Performance management in a brave new world

By Paula Lonergan, Business Coach and Registered Mediator

There is no doubt about it, but the workplace is a-changing and changing fundamentally. With our increasingly digitalised and self-aware world, we now work remotely, create matrixed, ‘conscious’ teams, require vegan options for our skinny lattes and aspire to ‘woke’ management, capable of flexing between coach, inspirational leader and all-knowing, global guru to lead the way, develop us and recognise our ‘specialness’ at every turn.

Out are the rating systems for performance management; the dreaded annual reviews and the pull-up-your-socks-tighten-your-belt style feedback; In, are the conversations, the-getting-to-know-you experiences and the conscious uncoupling of performance and monetary reward. We can cling on as tightly as we like to the traditional ways but we will only get left behind as the tide rushes on without us.

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So how does a manager manage in this brave new world and how do they know what’s actually being achieved by their employees?  What role does performance management play in the manager-individual-team love triangle and has it now become taboo to measure  a person’s performance against tangible targets and task completion?  Or is that just too old-school? 

With this workplace revolution there has in fact been a great deal of research into how this will all work and despite the changes, three elements of performance management remain at the core of its success;

  • role clarity;
  • feedback and
  • leadership.

These cornerstones have themselves undergone some changes and managers can only stand to benefit from knowing what these changes represent. The fact of these fundamentals of performance management is not actually the problem;  it’s all in how they are approached that matters  – Indeed, as the common lament goes; ‘ it’s not what you said, it’s the way you said it’.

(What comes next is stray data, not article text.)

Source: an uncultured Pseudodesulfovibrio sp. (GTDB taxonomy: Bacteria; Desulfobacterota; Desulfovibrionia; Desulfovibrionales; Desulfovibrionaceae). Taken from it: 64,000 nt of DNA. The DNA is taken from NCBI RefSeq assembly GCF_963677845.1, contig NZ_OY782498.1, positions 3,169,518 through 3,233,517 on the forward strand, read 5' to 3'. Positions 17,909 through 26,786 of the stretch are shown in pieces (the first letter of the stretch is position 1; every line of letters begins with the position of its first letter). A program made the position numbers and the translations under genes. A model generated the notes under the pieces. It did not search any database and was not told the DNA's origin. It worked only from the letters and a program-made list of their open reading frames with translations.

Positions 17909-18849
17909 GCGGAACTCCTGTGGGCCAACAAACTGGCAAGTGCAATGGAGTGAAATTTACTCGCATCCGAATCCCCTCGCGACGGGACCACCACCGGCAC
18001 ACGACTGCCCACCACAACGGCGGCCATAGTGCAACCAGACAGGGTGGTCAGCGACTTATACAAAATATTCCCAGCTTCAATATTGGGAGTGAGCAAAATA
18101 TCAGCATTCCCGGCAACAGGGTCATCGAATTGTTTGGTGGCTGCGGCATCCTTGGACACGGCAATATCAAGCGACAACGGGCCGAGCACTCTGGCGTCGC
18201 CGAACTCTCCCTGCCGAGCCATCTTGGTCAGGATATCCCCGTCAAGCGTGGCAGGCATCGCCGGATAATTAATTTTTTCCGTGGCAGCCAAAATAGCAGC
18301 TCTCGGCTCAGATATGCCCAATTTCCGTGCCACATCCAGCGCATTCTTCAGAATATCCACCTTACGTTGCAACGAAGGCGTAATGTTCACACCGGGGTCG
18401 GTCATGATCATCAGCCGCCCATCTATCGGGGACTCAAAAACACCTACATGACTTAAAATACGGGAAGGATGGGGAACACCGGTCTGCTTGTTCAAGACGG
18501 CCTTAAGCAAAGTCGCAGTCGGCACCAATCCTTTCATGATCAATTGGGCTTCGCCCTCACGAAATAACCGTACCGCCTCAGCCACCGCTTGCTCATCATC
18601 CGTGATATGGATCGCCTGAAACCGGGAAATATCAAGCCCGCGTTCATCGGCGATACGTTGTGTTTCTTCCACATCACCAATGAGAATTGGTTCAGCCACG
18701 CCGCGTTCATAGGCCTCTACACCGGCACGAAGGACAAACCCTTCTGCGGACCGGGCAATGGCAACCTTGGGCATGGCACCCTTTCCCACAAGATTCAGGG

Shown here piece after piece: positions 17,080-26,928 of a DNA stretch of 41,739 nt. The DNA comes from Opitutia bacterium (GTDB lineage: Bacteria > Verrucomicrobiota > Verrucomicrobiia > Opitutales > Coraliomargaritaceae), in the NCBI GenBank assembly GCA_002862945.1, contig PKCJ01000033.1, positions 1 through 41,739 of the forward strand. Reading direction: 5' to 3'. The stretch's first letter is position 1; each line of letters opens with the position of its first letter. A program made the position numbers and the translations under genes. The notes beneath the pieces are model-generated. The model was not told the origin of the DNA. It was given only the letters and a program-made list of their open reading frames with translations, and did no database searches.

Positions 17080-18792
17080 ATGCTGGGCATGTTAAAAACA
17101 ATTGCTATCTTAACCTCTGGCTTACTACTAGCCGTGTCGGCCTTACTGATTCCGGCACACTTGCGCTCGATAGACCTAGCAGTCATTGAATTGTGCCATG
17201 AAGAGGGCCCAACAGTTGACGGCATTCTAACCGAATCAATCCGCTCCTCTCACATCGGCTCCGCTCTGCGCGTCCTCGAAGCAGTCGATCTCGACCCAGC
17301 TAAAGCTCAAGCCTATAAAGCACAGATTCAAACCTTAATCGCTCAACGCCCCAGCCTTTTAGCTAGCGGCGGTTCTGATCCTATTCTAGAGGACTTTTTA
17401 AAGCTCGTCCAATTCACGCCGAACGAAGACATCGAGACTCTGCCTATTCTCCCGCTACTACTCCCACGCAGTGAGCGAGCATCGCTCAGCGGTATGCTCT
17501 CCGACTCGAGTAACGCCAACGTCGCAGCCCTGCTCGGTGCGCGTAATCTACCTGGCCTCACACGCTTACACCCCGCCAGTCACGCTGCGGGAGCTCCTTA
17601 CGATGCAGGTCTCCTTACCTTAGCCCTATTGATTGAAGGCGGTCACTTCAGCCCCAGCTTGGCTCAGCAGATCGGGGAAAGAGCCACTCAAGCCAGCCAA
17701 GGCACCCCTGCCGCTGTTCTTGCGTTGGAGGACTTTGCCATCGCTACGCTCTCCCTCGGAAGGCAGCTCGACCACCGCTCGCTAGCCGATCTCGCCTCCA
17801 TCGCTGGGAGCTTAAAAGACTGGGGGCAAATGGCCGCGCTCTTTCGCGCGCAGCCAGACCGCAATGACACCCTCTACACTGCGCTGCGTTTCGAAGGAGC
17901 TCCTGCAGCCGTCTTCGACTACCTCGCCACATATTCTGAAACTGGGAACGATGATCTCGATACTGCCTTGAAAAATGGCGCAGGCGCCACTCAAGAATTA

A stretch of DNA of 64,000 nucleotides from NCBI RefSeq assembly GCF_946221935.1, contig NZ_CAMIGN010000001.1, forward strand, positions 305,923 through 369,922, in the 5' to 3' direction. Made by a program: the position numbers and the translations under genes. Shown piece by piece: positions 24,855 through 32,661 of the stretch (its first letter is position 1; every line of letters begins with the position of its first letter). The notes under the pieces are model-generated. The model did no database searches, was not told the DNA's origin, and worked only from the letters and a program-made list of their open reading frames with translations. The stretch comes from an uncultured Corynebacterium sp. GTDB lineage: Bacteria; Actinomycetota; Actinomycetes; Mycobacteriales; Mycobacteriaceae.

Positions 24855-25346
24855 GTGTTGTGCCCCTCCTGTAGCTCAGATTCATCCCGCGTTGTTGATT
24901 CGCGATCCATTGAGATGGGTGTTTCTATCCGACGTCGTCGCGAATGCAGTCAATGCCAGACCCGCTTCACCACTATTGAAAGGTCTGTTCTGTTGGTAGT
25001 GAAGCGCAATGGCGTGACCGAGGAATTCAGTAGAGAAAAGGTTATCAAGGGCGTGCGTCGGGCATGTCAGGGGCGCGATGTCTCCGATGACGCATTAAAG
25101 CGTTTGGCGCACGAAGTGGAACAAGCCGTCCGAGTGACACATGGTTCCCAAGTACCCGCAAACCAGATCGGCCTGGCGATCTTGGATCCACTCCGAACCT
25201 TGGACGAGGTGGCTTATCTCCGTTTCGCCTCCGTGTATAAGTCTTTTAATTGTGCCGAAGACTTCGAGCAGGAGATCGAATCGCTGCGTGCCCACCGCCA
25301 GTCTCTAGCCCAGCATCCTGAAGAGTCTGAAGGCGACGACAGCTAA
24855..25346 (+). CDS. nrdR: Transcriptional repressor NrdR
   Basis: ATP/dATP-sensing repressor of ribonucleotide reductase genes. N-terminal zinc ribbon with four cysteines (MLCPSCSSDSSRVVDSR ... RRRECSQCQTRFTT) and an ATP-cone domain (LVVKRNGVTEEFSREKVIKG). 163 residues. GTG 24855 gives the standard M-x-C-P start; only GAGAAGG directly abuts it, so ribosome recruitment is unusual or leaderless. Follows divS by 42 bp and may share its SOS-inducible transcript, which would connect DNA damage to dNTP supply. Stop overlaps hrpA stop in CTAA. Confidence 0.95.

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Clarity of role

Nothing happens until someone expects something of you in ways you can achieve – Don Clifton.

The global business analytics and advice group, Gallup, recently conducted a survey in which they posed the very simple question to employees: What do you need from your manager? There were a number of choice answers to this  but what came out way on top was equally simple; Job Clarity and Priorities. It seems obvious, common sense even, to provide an employee with a clear role and set of time-lined tasks however the same survey showed that it is not often common practice.  A paltry 30% of participants strongly agreed that their manager engaged with them in goal setting.  Having clear goals that align personal achievement with team targets and company strategy is not only key to performance measurement and improvement, it is major building block of intrinsic motivation. Goals that provide a sense of purpose; as Dan Pink puts it, being involved in the achievement of something bigger than ourselves,  is a fundamental human need. 

Managers who take goal-setting to this level of ownership for their staff see major performance improvement and experience performance management more as an easy conversation between two people, both engaged in achieving something individually, together.

The arrival of John Doerr’s OKRs (Objectives and Key Results) into performance management in the late nineties, has led to many tweaks and variations however their basic thrust still stands today – Measure what Matters. Doerr makes it clear however that OKRs are not a quick fix but need considered implementation that follow clear principles.

  • Goals must be clear and achievable;
  • Goals should inspire and challenge;
  • Individual goals are known by all team members; and
  • Progress must be measured along the way.